With the first three, I will repeat myself a little from defining treated decking, but we will get into more specific advantages of 5/4 treated decking as we progress.

Economical

If the deck budget is tight, there are few decking that will cost less than 5/4 treated decking. Seasonally affects wood decking price considerable but expect to pay around $2 a square foot for 5/4 decking. Considerably less than any composite decking or even the next level up cedarOpens in a new tab. decking. 5/4″ decking is the most affordable decking option.

There is a large range of what you pay for decking. I have written a fuller article comparing wood, composite and PVC deckingOpens in a new tab. cost. Click hereOpens in a new tab. to read more about decking costs. But 5/4 decking is the clear winner.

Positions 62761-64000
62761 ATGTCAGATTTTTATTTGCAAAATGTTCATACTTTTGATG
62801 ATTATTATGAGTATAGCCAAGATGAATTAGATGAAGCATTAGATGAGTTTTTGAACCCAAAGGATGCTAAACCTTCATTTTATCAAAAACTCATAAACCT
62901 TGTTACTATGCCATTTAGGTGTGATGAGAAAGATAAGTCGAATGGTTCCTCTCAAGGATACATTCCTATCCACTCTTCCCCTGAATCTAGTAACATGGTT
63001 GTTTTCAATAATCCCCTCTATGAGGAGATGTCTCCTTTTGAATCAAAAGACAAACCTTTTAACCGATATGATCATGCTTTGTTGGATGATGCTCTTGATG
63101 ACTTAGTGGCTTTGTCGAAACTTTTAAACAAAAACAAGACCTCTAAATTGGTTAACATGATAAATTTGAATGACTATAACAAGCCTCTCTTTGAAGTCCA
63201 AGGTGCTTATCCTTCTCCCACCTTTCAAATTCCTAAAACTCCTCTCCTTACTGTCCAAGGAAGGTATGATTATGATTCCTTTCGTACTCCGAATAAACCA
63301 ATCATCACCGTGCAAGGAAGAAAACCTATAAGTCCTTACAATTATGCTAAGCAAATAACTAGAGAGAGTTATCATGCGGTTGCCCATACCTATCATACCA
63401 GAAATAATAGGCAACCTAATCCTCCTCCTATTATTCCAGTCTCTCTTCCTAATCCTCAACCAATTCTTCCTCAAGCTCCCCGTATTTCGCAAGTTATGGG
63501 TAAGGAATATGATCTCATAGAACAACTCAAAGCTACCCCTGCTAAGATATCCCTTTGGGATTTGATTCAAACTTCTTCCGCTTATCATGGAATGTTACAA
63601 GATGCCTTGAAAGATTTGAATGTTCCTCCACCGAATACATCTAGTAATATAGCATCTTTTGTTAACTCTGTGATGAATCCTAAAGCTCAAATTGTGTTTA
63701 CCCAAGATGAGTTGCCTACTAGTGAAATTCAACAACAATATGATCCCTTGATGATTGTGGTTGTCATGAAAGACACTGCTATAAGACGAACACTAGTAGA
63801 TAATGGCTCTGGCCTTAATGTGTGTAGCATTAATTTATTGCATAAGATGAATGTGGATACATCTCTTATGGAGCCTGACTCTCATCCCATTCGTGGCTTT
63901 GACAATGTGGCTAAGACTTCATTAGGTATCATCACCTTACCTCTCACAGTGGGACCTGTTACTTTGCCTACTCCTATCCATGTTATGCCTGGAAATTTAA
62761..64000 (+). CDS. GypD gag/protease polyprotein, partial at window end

Fungal Resistance

Wood will naturally deteriorate and be broken down by fungi. All part of the cycle of life. Untreated wood will last roughly 5-7 years outside, where treated decking should last about 15 to 20 years and even more with proper maintenance. But we will look at that more under cons of 5/4 decking.

Insect Resistance

Along with fungi, termites and other wood-boring insects will destroy your decking if untreated. 5/4 decking treated with cooper prevents both fungi and insect damage of your decking, which is essential in warmer climates like Florida. The warmth is great for decks but also for termites. Treated decking prevents insect damage.

Durable

Spruce, Pine or Fir, the usual wood treated for 5/4 decking are a durable material.

(Sitka Spruce) “Janka Hardness: 510 lbf (2,270 N)”

Wood DateBaseOpens in a new tab.